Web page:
- How and why do interest rates change?
Many people are surprised to learn that rates change on a daily and sometimes hourly basis. Interest rates fluctuate in response to changes in the financial markets. The bond market is generally a good indicator of the trend of interest rates, with higher bond rates usually producing higher mortgage rates.
- How do I know how much house I can afford?
The amount that you can borrow will depend upon your employment history, credit history, current savings and debts, and the amount of down payment you are able to make. You may also be able to take advantage of special loan programs for first time buyers. Give us a call, and we can help you determine exactly how much you can afford.
- How do I know what type of mortgage is best for me?
There is no simple formula to determine the type of mortgage that is best for you. This choice depends on a number of factors, including your current financial picture and how long you intend to keep your house. Cherry Creek Mortgage can help you evaluate your choices and help you make the most appropriate decision.
- How do I qualify?
To qualify for the HECM for purchase, you must be age 62 or older, and your new home must be your primary residence, meaning that you will live in the home more than six months per year.
You must complete a required counseling session to ensure you understand the terms and obligations of a reverse mortgage, and you’ll complete a financial assessment to ensure you’re able to continue making payments for property taxes, homeowner’s insurance and maintaining your home.
- How do your loan officers get paid?
Our loan officers are paid from the loan itself. Cherry Creek Mortgage has relationships with many investors so we are able to customize products to fit your needs. Since we have access to a multitude of products and investors, it gives us the ability to find you the right loan, not just any loan. Our loan officers work with your financial goals in mind and customize a package, program, or solution for you.
- How is the down payment determined?
Down payment is determined by three factors: age of youngest borrower, purchase price of home, and current interest rate.
- How much cash will I need to purchase a home?
The amount of cash that is necessary depends on a number of items. Generally speaking, though, you will need to supply:
Earnest Money: The deposit that is supplied when you make an offer on the house
Down Payment: A percentage of the cost of the home that is due at settlement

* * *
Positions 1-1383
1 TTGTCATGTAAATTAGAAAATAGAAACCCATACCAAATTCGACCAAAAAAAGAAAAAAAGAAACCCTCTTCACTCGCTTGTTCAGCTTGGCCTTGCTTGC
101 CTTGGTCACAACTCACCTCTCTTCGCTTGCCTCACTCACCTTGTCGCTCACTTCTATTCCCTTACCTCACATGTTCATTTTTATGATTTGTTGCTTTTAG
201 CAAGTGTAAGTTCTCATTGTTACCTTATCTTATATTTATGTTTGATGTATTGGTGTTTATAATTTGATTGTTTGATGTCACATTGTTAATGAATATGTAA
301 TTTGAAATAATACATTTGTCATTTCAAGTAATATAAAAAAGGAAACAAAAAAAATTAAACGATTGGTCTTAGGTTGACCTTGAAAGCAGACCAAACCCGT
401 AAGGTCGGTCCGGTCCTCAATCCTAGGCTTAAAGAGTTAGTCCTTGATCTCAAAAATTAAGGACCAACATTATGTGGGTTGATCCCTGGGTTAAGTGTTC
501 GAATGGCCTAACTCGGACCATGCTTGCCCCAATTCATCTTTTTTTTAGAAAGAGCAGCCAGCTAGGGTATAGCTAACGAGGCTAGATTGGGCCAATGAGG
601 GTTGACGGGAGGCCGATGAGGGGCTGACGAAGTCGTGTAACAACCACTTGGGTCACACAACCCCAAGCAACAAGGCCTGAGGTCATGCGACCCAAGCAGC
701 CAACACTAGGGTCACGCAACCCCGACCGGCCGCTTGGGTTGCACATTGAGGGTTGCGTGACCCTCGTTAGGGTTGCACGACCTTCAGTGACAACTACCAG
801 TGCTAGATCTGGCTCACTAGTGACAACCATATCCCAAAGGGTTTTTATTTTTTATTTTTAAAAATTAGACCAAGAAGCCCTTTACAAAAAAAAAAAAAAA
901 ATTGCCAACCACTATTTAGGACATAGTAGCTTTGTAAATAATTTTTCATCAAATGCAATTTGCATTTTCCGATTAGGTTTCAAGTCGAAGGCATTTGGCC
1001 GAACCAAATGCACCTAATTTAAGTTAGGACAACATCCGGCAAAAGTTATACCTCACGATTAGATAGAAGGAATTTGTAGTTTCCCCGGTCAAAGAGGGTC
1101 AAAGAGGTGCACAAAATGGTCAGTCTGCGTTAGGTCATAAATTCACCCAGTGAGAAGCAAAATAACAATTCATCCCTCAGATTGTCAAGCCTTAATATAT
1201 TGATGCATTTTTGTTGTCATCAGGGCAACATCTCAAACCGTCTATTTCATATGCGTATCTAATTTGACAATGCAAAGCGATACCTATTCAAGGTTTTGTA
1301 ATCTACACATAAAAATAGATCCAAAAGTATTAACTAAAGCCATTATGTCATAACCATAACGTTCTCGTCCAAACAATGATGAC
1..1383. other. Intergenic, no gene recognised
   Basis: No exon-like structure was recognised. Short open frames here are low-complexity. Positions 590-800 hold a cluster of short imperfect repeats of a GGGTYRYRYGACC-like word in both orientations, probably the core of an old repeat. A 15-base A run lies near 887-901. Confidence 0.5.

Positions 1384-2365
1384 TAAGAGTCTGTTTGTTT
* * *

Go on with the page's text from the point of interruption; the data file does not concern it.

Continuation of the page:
Closing Costs: Costs associated with processing paperwork to purchase or refinance.
- If I’m building a new home instead of purchasing an existing home, what should I know?
All new construction may require a Certificate of Occupancy (CO) once the home has been inspected and it’s determined to be move-in ready. FHA requires lenders to wait until the CO is issued before a loan application can be taken. The first step is to get a Pre-Approval letter from us prior to going into contract with the builder. Please make sure to get us in touch with the builder so we can verify everything needed in the contract.
- What are the borrower’s obligations?
Obligations under the HECM for Purchase are the same as the traditional HECM reverse mortgage. You must continue payments for property taxes, homeowner’s insurance, any homeowner’s association fees, and the cost for basic maintenances of the home, in order to avoid defaulting on the loan.
There are some aspects of the HECM for Purchase that differ from the traditional HECM reverse mortgage. Because reverse mortgages are meant to help seniors age in place, you must move into the new home within 60 days after closing, and the new home must become your primary residence.
- What does my mortgage payment include?
For most homeowners, the monthly mortgage payments include three separate parts:
Principal: Repayment on the amount borrowed
Interest: Payment to the lender for the amount borrowed
Taxes & Insurance: Monthly payments are normally made into a special escrow account for items like mortgage insurance, hazard insurance, and property taxes. This feature is sometimes optional, in which case the fees will be paid by you directly to the County Tax Assessor and property insurance company.
- What happens once I am pre-approved?
You are ready to buy a home! After you receive your pre-approval, it’s very important to inform us of any changes to your financial picture or credit history as this could impact the amount or type of loan for which you’ll qualify once your loan is fully underwritten.